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previous content removed without explanation[edit]

The definition of 'flirting' here seems a bit sparse, but I am no expert. I have nothing constructive to add to this definition, but would like to see some discussion of what many consider to be a very important topic. First, is flirting normal social interaction? What restrictions does society place on flirting? Can a man flirt with a woman at work without being charged with sexual harassment? For those of us who are married, is it acceptable to flirt with those to whom we aren't married? Please, these questions are the only ones which I know to ask. I present them as a suggestion only and welcome any discussion on the matter.

I don't know who posted the above but those are reasonable questions. The answers have varied across times and cultures, indeed social classes, regional subcultures, religious denominations, and social settings [home, workplace, school, etc.] and by age of participants; and can change quite quickly. You could find every variation just within the 21st century US. Except maybe those in which the slightest flirtatious glance could get one killed fast and hard. ALthough even that could probably be found in the US. Some real experts could add a lot on these. Random noter (talk) 17:43, 19 October 2018 (UTC)

Suggested subheading[edit]

I suggest someone add a section on flirting's morality. It's a topic I'm very curious about.--HistoricalPisces 17:43, 3 August 2005 (UTC)

Morality should be removed from the other sections too, different cultures have different rules. And while it should be discussed, it shouldn't be part of the main definition. -anon 16:02, 10 August 2006 (UTC)


In modern french the verb "flirter" is similar to "to flirt" and un(e) flirt means something like boyfriend (girlfriend), but I am hesitant to add this content to the page because (in a language where one word can mean kiss or shag depending on context) it is very easy to completely change the meaning of something as difficult to describe as flirting. Can a native speaker give us a hint as to the current usage?

Also, did the current french word migrate back from the english word, or what?

Yes, French flirt(er) almost certainly comes from English. Whether English flirt comes from fleurette is in doubt; and, by the way, neither of my French dictionaries suggests that conter fleurette is obsolete, on the contrary one calls it a "locution moderne". —Tamfang 21:43, 26 June 2006 (UTC)

German, anyone?[edit]

There's a really interesting paragraph in the German-language entry on flirting. It's about a Margaret Mead study on differences among American airmen and English girls in WWII. I sure would like to see her original, and explain it here, but i cannot find it. The closest ive gotten so far is excerpts from a speech called "The Yank in Britain" where the British misunderstood the American idea of recreational dating.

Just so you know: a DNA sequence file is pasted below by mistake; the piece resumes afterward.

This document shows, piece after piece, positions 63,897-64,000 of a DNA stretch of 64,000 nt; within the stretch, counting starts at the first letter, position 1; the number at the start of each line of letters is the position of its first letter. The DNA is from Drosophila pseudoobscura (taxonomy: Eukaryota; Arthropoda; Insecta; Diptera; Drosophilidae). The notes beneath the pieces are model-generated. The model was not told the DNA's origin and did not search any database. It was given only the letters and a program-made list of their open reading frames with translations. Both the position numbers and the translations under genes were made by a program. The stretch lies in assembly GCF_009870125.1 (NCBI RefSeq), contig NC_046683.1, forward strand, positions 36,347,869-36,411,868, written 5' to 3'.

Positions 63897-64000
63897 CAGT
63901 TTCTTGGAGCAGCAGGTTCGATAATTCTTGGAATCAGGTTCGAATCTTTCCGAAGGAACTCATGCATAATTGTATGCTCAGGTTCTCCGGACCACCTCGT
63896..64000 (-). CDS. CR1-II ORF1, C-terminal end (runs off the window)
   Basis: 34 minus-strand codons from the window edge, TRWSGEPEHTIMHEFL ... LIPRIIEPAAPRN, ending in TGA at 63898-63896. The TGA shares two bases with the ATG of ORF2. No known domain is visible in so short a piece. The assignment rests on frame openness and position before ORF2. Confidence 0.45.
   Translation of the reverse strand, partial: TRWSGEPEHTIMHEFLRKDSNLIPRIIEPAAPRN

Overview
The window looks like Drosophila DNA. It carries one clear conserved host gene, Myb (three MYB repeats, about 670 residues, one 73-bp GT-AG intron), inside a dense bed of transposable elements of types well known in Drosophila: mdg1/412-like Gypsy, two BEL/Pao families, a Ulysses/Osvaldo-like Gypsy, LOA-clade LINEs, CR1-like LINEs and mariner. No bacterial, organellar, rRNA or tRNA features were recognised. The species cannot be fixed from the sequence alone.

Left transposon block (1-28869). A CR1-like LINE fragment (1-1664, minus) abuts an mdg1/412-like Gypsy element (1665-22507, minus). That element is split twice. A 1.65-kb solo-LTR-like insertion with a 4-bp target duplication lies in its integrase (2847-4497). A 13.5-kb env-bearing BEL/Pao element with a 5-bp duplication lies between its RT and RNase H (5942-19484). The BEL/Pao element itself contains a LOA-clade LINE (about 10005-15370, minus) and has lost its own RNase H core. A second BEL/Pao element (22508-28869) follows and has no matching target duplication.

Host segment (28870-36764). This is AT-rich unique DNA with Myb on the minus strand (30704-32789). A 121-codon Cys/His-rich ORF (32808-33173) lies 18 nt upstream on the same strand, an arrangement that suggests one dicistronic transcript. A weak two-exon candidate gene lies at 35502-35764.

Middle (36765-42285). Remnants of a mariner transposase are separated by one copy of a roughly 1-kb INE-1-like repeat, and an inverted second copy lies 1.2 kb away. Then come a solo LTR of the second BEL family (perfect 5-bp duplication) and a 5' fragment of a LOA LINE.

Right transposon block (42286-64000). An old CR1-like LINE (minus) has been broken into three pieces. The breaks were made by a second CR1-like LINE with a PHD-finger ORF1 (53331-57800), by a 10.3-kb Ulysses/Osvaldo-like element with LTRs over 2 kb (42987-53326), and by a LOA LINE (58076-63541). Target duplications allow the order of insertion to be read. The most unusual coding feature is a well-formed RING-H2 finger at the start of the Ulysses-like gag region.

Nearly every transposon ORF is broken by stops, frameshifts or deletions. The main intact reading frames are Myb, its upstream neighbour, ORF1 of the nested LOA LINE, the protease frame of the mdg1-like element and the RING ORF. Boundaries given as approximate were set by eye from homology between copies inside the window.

I just put up some material on the subject. Squidfryerchef 04:12, 3 August 2007 (UTC)

Her book is called The American troops and the British community an examination of the relationship between the American troops and the British by Margaret Mead. Considering Mead's prominence it is curious that her wiki page does not properly reference her WW2 work. kenif — Preceding unsigned comment added by Kenif (talkcontribs) 00:36, 25 June 2017 (UTC)


I would like to suggest that the definition of flirting needs to be amended to reflect it's childish origin which is simply: child's play. Romantic attachment and sexual attraction should never be confused with flirting. Flirting is adults at play; joined by sexual innuendo mixed with meaninglessness. Notice that adults does not specify women or men; it specifies adults which are both women and men. An adult is the only distiction necessary. Flirting done properly, is perfectly harmless and should be practiced by all. Is such a definition embraced by others? More than likely. Would such a definition gain universal appeal? Certainly not many of my generation. —Preceding unsigned comment added by Lula Belle (talkcontribs) 22:18, 5 April 2006

Well, if you can source that viewpoint, go ahead and put it in. -Maverick 06:56, 15 June 2006 (UTC)

"Flirt fighting"?[edit]

What exactly is the article describing when it refers to "flirt fighting"? Little boys' dipping girls' pigtails in the ink wells, or what? :\ Runa27 07:12, 31 August 2006 (UTC)

flirting by fighting perhaps! lol actually... not such a crazy idea, play fighting is a form of flirting. Mathmo 15:23, 18 November 2006 (UTC)

Yeah, that's definitely true; you have a lot of different ways to "flirt fight"- 'poke war', playful smacking, teasing (technically), etc. Stars in the Night Sky 18:59, 11 May 2007 (UTC)

Flirt vs. Flirting[edit]

Should Flirt really redirect here? There IS a difference between flirt and flirting, as in Flirt the noun. 13:57, 28 September 2006 (UTC)

Until someone writes Flirt (noun), and clarifies the distinction, I reckon the redirect is appropriate. What do you reckon the noun means, other than one who flirts? —Tamfang 19:12, 8 April 2007 (UTC)